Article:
Can these children have a normal life?


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A kindergarten and a school in the Jordan Valley, 24.1.21     Photo: Rina Zur

Reading, Writing and Arithmetic- A Hard Task for Children of the West Bank

Children the world over like to go to school dressed nicely, equipped with a school bag, notebooks, and a bursting pencil case. Unfortunately, this routine does not exist for some of the Palestinian children in the West Bank. The daily routine these children are facing is totally different, especially those living in Area C (60% of the West Bank, which is under both Israeli security and civil control), where no new schools or kindergartens may be built, for there are no building permits issued.

But, as documented by MachsomWatch members throughout the West Bank, there are definitely…

  • Demolitions and demolition orders issued for kindergartens and schools: in Simiya village, the Civil Administration demolished once more the schoolhouse that was rebuilt on privately owned land after the former was demolished, and issued a demolition order for the school at Izwidin.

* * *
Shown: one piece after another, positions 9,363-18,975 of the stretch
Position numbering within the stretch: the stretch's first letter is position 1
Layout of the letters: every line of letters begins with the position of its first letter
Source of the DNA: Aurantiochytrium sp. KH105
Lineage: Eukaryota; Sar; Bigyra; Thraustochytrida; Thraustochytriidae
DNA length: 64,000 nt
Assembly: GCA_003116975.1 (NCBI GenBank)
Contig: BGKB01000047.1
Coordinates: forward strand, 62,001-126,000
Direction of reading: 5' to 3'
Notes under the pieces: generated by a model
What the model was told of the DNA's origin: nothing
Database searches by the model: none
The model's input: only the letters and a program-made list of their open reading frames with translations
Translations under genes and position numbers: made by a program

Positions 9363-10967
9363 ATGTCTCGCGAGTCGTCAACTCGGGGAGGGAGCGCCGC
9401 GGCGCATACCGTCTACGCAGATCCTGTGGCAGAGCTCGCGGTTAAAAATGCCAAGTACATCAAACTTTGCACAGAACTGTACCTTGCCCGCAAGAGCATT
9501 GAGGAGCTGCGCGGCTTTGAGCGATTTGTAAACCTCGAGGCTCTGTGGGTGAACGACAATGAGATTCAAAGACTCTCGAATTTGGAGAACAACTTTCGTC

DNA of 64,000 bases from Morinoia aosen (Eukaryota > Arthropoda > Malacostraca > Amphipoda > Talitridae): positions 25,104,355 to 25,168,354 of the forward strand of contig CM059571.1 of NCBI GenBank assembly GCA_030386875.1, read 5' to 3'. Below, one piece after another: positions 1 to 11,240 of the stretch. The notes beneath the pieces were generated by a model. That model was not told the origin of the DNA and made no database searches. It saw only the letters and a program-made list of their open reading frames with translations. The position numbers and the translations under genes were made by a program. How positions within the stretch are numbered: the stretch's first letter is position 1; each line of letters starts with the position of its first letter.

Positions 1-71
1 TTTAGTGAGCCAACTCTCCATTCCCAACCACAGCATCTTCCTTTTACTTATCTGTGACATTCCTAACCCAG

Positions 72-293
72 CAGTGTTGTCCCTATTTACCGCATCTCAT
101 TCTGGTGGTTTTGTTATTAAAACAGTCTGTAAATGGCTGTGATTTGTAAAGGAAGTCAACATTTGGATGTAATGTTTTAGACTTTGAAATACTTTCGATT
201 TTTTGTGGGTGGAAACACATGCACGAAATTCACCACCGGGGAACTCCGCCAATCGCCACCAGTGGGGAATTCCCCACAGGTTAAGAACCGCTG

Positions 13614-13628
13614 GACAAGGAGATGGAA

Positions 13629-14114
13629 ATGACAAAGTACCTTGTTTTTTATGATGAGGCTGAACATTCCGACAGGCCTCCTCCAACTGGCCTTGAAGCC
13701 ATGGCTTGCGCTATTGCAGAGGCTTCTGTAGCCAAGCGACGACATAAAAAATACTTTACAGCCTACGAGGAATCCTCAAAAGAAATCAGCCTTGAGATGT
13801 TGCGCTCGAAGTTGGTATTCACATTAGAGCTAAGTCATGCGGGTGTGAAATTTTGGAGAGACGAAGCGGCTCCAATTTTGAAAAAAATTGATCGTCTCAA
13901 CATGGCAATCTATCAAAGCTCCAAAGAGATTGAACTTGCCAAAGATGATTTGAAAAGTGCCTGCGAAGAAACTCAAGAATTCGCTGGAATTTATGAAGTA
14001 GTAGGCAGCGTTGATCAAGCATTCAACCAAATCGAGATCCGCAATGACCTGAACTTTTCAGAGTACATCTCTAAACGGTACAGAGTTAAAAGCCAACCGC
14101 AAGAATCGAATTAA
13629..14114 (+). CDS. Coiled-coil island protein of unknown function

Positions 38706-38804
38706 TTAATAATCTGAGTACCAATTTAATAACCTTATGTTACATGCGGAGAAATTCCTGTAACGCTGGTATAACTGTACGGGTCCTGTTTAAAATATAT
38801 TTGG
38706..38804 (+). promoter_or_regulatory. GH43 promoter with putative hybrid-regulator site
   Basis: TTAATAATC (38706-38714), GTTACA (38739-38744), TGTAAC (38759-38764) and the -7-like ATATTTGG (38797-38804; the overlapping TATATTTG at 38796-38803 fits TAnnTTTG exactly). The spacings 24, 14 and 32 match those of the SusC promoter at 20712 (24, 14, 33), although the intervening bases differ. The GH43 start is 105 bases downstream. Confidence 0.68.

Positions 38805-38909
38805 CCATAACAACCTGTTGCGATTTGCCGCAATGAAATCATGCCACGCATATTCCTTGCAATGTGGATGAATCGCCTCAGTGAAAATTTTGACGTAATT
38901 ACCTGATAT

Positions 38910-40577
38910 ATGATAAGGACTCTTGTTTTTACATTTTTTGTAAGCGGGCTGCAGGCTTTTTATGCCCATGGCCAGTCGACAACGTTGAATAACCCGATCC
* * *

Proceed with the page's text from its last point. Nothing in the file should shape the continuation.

• Settler violence: In Hebron, children need protection from the harassment of extremist  Israeli settlers on their way to school: children of the surrounding villages cannot get to their school at A-Tawane without military escort (initiated by MachsomWatch). At Burin, children from an early age live in constant anxiety, feeling that nowhere – neither at home nor in school – are they safe from settler attacks, at times backed up by the Israeli army.
  • Stressful military presence and assaults: Two army jeeps came to the school gate at A-Sawiya village and began to hurl teargas grenades at it. In Jerusalem, even kindergartens have not been immune to the army. According to OCHA data, in 2019 in Hebron alone, there were 69 cases of teargas grenades hurled at schools,  hundreds of teachers and schoolchildren were affected.